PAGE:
Harry & Snowman

There’s a quote I once saw in a horse magazine. “Every rider has that one special horse which changes everything about them.” For horseman Harry deLeyer, Snowman was that horse. Their story was recently captured in the documentary Harry & Snowman.

deLeyer was born in Holland in 1927 into a hardworking farm family. During WWII, young Harry and his family aided the Resistance, saving human lives but also the lives of hundreds of starving horses, left behind by the Nazis as they fled following defeat.

Newly married, deLeyer and his young bride, Johanna, immigrated to the USA where he worked on a tobacco farm whilst dreaming of a life with horses. Opportunity came in 1954 when deLeyer was offered a job teaching riding at a prestigious private girls’ school in New York State, a position he ended up holding for 22 years.

In 1956 deLeyer went to a horse auction, searching for a solid horse, suitable for the beginners at the school. Due to car trouble, he arrived as the auction was wrapping up. He took a quick look around at the “leftover” horses which, depressingly, were destined for the slaughter horse. A flea-bitten grey, ex-plow horse caught his eye. As deLeyer looked up at the horse behind the stock trailer’s sides, the horse looked down at him with large, soft eyes. And, like in a classic romance novel, their gazes locked and a lifelong connection was made.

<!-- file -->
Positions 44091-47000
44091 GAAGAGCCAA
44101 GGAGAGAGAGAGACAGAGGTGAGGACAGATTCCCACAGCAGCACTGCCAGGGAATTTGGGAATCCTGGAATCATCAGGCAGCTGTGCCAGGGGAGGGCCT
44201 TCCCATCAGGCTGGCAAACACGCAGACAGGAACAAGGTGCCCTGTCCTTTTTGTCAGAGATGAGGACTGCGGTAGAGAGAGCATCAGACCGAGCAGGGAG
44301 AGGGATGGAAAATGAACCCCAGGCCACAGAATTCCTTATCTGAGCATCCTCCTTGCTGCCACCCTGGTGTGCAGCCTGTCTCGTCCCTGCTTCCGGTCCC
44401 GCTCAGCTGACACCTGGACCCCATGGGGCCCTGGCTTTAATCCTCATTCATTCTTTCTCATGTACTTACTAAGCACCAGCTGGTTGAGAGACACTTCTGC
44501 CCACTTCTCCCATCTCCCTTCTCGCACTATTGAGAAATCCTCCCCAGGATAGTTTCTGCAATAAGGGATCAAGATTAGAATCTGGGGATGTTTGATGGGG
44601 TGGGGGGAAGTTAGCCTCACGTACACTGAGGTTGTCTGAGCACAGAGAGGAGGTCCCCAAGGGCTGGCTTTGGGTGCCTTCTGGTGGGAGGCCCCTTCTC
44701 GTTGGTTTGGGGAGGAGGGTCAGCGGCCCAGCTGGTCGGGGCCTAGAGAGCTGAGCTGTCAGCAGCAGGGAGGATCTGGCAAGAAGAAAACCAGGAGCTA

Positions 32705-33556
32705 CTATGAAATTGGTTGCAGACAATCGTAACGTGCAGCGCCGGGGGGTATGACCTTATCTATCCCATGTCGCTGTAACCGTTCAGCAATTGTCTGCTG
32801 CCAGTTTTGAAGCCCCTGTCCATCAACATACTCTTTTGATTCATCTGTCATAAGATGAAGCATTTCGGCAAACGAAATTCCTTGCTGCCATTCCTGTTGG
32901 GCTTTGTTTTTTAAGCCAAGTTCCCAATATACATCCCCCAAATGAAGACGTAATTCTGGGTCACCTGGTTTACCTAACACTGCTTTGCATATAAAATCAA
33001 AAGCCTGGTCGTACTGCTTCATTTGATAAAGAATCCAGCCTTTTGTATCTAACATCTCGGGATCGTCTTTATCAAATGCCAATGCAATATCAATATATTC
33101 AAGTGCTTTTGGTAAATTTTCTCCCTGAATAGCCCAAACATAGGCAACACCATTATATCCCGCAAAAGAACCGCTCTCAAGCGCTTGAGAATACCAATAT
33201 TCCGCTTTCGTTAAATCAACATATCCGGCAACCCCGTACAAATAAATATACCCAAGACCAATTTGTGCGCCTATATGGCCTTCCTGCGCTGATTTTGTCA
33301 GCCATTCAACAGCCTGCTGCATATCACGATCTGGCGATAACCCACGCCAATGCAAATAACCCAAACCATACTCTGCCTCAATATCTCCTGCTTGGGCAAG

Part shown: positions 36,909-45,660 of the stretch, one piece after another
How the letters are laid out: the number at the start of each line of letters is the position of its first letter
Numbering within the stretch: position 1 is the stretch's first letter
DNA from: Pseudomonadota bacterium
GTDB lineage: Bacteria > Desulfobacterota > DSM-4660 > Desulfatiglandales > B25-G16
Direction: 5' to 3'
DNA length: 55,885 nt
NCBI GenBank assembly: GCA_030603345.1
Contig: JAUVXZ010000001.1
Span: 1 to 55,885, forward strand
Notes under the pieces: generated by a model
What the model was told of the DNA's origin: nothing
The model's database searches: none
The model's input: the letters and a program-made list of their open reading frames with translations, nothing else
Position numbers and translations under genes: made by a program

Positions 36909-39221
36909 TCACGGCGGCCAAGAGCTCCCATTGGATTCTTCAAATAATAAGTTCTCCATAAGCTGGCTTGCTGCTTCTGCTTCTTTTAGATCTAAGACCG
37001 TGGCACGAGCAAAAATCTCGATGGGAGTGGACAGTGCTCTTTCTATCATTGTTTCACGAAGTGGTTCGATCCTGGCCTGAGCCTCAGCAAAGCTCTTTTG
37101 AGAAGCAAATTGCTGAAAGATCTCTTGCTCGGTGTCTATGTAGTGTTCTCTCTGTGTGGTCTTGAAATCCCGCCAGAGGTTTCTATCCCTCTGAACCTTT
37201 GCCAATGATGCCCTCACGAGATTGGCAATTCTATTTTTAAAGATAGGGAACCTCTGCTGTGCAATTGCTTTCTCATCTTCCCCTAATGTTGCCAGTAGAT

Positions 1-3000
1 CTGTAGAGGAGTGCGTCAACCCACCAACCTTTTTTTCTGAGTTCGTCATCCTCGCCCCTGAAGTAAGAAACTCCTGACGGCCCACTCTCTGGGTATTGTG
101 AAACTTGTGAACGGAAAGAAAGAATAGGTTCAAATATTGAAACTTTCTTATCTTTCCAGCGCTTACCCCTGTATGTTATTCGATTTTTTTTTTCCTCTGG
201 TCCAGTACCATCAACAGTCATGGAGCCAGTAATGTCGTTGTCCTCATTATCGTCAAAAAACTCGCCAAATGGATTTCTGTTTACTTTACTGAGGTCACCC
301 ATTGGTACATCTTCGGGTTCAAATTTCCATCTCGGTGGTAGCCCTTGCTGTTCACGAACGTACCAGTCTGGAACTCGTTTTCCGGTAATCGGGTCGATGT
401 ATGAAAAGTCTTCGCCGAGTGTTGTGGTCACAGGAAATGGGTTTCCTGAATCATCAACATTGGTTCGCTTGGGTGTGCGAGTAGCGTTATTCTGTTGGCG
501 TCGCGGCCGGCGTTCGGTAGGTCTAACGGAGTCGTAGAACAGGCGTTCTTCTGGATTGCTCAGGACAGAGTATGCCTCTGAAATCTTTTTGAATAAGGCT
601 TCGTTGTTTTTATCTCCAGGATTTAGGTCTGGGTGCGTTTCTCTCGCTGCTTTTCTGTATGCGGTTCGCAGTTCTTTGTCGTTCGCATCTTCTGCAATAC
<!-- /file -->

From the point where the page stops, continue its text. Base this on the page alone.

deLeyer offered $80 for the grey, including delivery to his farm, and a deal was quickly struck. “Snowman” had entered deLeyer’s life and would change it forever.

As someone who has been involved in the horse industry for close to 40 years, it was a given that I would borrow this movie from the library. But you really don’t need to be a horseperson to appreciate the story of deLeyer and Snowman.

Hearing Snowman’s story in deLeyer’s own words, paired with interviews with show jumping legends George Morris and Rodney Jenkins, is a treat. Snowman was retired when I was just a toddler, but I do remember seeing deLeyer competing in Canada in the early 1980s as “The Galloping Grandfather”. And deLeyer is still riding and coaching today, even as he closes in on his 90th birthday.

I actually usually avoid watching “horsey” films as the vast majority are disappointing, cheesy, inaccurate or truly cringe-worthy. This documentary of deLeyer, Snowman, and deLeyer’s eight children, offers insight into show jumping (and life) in the 1950s. It is at times humourous, definitely heart-warming and inspiring.

If you’d like to learn more about deLeyer and Snowman, borrow the bestselling book by Elizabeth Letts, The Eighty-Dollar Champion.

— Sandi H.

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